Elizabeth Withers is an official CAPA blogger for spring 2017, sharing her story in weekly posts on CAPA World. A double major in English literature and history & philosophy of science at the University of Pittsburgh, she is studying abroad in Buenos Aires this semester.
In this week's post, Elizabeth talks about arriving at her homestay in Buenos Aires and her first explorations of the beautiful Recoleta neighborhood that she will call home for the semester.
Hello from Buenos Aires!
After 28 hours of sitting in planes and airport gates, I have finally arrived. I’ve settled into a stunningly-decorated room in an apartment in Recoleta, a neighborhood known around the world for its beautiful and unique cemetery. The apartment really is luxurious -- I’ve got a balcony with a pretty view and dozens of potted plants right outside my bedroom, and I think my rug may have once been a real zebra! My host has worked as an interior decorator for many years, and it shows.
The apartment building is just a block away from Plaza Libertad, and I’ve spent much of today walking around in various plazas, finding shade and enjoying the scenery. The plazas are filled with beautiful plants, fountains, statues, and art. It’s about 90 degrees here (Fahrenheit), but there’s plenty of shade cast by the enormous Gomero trees. Gomeros are Ficus Elastica -- rubber trees, which are a species of the fig genus (for any tree aficionados), and although they are not native to Argentina, Buenos Aires is famous for some impressively old and large specimens. I saw many today in the Plaza Libertad and around the Recoleta Cemetery. The trunks are about four feet wide and the roots spread out to cover at least three times that. The branches are thick and heavy, and very, very long. They just keep growing until they hit the ground -- or, in some places (like outside the Recoleta Cemetery) they have a little bit of support to stay in the air.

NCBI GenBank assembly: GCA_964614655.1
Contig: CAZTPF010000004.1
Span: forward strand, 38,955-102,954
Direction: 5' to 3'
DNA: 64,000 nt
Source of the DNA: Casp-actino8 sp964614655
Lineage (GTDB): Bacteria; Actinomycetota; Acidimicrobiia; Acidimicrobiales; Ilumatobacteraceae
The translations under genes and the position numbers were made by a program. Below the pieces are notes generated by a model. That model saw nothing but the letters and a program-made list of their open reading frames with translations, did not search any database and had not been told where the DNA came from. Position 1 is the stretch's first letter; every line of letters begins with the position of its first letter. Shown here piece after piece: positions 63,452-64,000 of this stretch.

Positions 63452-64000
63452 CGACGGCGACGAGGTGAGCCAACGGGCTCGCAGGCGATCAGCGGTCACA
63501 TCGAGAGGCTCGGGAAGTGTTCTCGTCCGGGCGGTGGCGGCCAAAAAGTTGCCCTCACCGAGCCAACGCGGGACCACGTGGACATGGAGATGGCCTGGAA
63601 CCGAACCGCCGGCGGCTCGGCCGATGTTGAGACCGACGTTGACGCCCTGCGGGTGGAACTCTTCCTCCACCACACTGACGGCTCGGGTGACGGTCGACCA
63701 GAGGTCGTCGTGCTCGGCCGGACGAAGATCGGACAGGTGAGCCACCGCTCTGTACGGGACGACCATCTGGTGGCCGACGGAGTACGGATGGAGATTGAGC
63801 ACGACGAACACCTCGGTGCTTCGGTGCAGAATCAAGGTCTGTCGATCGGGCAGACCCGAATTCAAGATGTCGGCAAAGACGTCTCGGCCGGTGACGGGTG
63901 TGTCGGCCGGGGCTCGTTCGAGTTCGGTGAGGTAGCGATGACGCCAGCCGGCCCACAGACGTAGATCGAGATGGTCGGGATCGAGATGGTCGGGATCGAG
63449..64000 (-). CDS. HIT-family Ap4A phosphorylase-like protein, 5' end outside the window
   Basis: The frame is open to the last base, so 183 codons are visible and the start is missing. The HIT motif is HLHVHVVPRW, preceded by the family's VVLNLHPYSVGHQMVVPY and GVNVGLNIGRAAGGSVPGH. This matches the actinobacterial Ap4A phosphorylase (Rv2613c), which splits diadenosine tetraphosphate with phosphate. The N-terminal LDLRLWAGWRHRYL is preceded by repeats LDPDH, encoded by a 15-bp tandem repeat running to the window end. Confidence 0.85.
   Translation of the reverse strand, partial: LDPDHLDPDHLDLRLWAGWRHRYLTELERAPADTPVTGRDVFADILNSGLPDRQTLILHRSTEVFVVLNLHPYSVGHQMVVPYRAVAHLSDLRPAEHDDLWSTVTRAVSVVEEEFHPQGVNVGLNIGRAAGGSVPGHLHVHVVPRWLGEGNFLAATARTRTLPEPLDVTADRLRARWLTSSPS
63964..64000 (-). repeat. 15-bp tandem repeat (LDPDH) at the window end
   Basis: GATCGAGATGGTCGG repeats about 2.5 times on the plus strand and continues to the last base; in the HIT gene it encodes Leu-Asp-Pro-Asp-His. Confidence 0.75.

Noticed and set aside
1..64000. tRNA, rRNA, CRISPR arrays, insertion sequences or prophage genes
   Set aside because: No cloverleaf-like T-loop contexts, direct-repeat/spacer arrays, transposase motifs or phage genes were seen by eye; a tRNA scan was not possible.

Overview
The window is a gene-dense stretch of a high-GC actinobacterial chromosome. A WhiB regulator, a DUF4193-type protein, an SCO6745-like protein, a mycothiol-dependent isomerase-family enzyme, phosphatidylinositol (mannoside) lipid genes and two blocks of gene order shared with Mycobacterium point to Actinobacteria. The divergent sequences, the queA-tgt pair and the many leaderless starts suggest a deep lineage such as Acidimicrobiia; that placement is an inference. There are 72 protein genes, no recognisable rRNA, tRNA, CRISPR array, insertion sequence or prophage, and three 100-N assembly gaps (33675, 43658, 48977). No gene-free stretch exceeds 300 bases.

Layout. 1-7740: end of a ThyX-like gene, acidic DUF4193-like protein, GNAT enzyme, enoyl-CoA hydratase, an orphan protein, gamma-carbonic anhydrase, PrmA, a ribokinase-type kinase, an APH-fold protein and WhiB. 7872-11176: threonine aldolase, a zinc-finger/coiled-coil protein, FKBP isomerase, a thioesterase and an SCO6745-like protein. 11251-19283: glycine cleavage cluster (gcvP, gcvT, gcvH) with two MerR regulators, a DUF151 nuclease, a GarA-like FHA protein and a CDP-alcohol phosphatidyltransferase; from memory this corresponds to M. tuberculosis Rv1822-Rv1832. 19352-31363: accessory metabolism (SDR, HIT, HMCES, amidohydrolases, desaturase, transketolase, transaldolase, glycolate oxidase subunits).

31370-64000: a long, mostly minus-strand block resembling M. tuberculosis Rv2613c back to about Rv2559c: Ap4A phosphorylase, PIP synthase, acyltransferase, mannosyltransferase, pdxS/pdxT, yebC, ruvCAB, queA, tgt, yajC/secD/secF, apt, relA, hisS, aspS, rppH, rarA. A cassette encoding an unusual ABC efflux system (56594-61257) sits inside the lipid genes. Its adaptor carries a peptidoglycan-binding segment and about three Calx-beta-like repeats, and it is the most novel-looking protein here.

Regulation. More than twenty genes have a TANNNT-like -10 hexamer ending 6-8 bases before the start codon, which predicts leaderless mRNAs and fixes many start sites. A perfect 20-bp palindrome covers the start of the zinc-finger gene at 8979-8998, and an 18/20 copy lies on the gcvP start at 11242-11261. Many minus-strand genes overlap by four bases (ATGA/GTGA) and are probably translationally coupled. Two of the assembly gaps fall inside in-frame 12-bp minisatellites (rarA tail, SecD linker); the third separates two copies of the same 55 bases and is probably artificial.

Which brings me, finally, to the cemetery. Today I could not find a tour, so I’ll have to go back to see some of the graves of its more notable residents and learn more about its history. It was breathtaking just to walk around through the ornate and seemingly-endless walls and walls of graves.
The Recoleta Cemetery was built by an order of monks in the early 1700’s. The 14 acre space is walled in, and filled with thousands of graves like little buildings. Many of them have glass panes and inside are coffins lying on tables of silk, portraits, religious iconography, photographs, and much more. There’s a wide range of styles and materials among the graves. Some are exquisitely carved and gothic-looking with wrought iron windows, some are art deco, with clean cut lines in marble or granite, others are red brick, or pyramid-shaped, or feature ornate statues. Many of the graves of notable figures are topped with busts.
As I mentioned, I wasn’t great at finding the graves of famous people on my own (although I know that Eva Peron’s is there somewhere). I did come across many beautiful graves that stood out to me, and a few pictured here are of Jose Figueroa Alcorta, President of the Argentine Nation from 1906-1910, Jose Maria Piran, a general who fought in the Brazilian War and in civil wars in Argentina, and Francisco Pineyro, a member of congress involved in santioning the Argentine Constitution of 1826.
That’s all for my first day, thanks for reading!
Elizabeth's journey continues every Monday so stay tuned!